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The Case Against Christianity Review


In a brief 263 pages, Martin manages to make substantial points against important Christian doctrines, from historical claims of the resurrection, the virgin birth, and the existence of Jesus to more philosophical doctrines like the incarnation, Christian ethics, and the atonement.

Although many of Martin’s historical facts and interpretations may rightly be called underdeveloped or not supported by relevant reputable sources, the points made are a reasonable introduction to modern Biblical criticism. The real strength in the book comes from Martin’s philosophical arguments, which more closely reflect his expertise. His assertions of incoherence in fundamental Christian doctrines like the incarnation and atonement leave much less room for detractors to disagree, and if even one is valid, Christianity becomes untenable.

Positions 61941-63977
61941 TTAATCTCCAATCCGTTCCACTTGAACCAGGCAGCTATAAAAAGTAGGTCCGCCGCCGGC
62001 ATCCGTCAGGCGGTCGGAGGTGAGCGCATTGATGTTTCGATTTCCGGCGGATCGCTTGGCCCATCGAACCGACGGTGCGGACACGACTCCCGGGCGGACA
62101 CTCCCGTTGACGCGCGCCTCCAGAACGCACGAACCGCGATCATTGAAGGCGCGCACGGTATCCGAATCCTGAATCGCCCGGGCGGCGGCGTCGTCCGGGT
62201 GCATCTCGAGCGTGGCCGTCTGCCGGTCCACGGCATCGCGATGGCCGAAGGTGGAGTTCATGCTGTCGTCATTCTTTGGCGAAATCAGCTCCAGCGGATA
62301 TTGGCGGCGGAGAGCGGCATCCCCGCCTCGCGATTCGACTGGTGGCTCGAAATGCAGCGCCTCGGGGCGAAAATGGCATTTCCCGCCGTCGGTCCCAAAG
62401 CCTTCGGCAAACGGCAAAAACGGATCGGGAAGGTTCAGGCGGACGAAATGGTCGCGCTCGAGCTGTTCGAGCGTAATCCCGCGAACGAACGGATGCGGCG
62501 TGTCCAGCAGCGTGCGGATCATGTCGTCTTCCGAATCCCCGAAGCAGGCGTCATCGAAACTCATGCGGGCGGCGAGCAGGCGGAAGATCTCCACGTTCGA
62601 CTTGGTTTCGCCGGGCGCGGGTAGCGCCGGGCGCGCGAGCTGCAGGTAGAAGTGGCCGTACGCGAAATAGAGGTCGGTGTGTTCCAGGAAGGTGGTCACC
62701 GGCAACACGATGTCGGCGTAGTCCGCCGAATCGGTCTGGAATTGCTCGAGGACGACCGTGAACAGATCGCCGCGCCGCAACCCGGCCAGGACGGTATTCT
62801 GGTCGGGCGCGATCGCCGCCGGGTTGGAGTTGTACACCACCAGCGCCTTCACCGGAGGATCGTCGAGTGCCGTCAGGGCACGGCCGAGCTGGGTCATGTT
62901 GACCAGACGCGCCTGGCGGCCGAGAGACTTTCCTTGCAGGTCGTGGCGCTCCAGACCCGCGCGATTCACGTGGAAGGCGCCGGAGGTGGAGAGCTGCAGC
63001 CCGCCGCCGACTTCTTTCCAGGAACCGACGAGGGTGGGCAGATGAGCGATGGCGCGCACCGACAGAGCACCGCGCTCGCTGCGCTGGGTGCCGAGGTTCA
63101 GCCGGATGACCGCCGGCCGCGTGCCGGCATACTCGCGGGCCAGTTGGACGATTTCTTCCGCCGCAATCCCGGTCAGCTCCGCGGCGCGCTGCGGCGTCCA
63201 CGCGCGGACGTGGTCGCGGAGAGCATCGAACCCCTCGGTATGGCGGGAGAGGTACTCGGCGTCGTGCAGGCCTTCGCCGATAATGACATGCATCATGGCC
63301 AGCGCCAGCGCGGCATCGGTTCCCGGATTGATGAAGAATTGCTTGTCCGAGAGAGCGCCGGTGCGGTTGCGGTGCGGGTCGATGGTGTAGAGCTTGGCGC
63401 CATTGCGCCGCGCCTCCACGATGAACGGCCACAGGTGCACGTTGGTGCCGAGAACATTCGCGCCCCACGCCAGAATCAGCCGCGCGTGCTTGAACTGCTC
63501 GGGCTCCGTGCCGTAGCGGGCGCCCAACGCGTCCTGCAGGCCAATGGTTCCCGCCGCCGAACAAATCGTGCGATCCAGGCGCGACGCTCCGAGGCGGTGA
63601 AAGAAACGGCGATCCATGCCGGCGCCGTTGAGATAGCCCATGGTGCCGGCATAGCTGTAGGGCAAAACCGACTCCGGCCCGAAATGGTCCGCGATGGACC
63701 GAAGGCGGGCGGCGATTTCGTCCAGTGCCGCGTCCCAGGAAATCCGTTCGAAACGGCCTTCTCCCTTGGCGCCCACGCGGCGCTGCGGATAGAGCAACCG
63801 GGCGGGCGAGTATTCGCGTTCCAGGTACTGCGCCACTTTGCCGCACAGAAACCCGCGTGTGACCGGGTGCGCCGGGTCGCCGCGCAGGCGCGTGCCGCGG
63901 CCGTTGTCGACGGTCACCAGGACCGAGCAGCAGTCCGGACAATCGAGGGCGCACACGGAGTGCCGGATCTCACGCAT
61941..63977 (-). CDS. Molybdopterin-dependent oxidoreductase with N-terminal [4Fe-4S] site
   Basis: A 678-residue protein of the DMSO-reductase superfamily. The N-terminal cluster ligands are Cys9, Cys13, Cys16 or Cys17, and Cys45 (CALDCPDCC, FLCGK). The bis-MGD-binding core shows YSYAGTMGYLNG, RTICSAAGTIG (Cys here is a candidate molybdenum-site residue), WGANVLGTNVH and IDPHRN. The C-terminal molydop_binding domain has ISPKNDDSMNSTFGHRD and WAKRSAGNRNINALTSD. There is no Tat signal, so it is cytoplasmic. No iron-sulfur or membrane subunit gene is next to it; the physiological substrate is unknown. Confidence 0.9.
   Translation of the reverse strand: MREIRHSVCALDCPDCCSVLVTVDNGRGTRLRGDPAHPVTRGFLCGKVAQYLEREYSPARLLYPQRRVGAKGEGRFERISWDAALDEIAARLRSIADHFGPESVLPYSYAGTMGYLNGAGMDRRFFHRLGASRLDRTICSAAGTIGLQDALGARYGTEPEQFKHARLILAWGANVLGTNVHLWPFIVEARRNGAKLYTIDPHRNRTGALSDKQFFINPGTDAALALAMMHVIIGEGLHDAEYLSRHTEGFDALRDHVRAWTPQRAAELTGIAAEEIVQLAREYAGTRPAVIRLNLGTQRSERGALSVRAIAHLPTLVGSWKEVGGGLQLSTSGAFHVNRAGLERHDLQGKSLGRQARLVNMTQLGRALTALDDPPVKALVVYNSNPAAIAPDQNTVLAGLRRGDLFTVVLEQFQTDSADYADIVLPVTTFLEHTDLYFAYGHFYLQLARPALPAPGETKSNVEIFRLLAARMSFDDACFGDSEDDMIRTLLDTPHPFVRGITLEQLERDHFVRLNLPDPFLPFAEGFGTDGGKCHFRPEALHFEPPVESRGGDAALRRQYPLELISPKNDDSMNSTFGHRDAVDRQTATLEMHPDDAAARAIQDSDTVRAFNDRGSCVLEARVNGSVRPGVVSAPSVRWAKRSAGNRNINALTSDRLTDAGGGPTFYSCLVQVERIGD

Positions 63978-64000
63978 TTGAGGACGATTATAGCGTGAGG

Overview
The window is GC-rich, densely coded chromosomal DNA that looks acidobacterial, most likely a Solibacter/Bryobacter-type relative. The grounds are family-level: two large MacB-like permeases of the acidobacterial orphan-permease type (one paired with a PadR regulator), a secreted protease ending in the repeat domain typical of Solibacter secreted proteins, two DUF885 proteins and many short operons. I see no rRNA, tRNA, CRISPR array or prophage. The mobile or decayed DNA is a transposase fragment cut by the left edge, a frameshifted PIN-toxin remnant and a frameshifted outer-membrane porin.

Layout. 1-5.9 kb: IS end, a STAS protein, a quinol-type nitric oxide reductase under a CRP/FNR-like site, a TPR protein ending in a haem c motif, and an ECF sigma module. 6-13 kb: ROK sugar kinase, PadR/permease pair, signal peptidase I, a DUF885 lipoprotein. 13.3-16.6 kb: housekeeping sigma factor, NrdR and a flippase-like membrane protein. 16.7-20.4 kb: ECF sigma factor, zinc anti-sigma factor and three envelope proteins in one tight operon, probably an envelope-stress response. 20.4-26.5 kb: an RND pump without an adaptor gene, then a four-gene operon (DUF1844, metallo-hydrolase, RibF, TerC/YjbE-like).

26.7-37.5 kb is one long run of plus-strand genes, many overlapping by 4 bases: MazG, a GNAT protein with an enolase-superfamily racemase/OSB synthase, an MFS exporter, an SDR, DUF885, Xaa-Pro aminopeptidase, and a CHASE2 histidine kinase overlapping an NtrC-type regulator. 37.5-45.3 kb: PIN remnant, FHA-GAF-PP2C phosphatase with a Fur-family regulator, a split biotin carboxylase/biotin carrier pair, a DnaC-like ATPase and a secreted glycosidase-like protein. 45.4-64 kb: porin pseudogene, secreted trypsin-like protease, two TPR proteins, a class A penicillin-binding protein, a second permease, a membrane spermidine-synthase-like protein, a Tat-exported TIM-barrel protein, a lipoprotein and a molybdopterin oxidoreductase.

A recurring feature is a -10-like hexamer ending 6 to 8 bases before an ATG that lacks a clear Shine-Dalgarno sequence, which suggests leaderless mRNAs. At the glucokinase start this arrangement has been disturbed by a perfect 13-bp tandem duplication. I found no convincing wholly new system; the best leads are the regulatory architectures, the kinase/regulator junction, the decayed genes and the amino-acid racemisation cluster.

The arguments tend to be philosophically rigorous, but one point does serve to erode Martin’s credibility. Martin makes a weak assertion early in the book that unknown laws of nature may be the cause of Jesus to have spontaneously come back from the dead, and puts this forward as a reasonable alternative to a supernatural explanation. Given the fact that nowhere in history has there ever been a confirmed case of this occurring, and also given the severe lack of biological plausibility, this possibility seems not even worth mentioning, and it unduly gives apologists ammo in claiming some sort of desperate naturalistic bias on Martin’s part.

Still, if one can get over this minor logical hiccup, this book serves as an excellent introduction to the fundamental flaws in Christian thinking. Pick this book up for its concise and accessible arguments, but be expected to meet much resistance from believers, especially on the historical and Biblical claims.

Here are some resources:

Robert Price’s review:

Apologist’s review:

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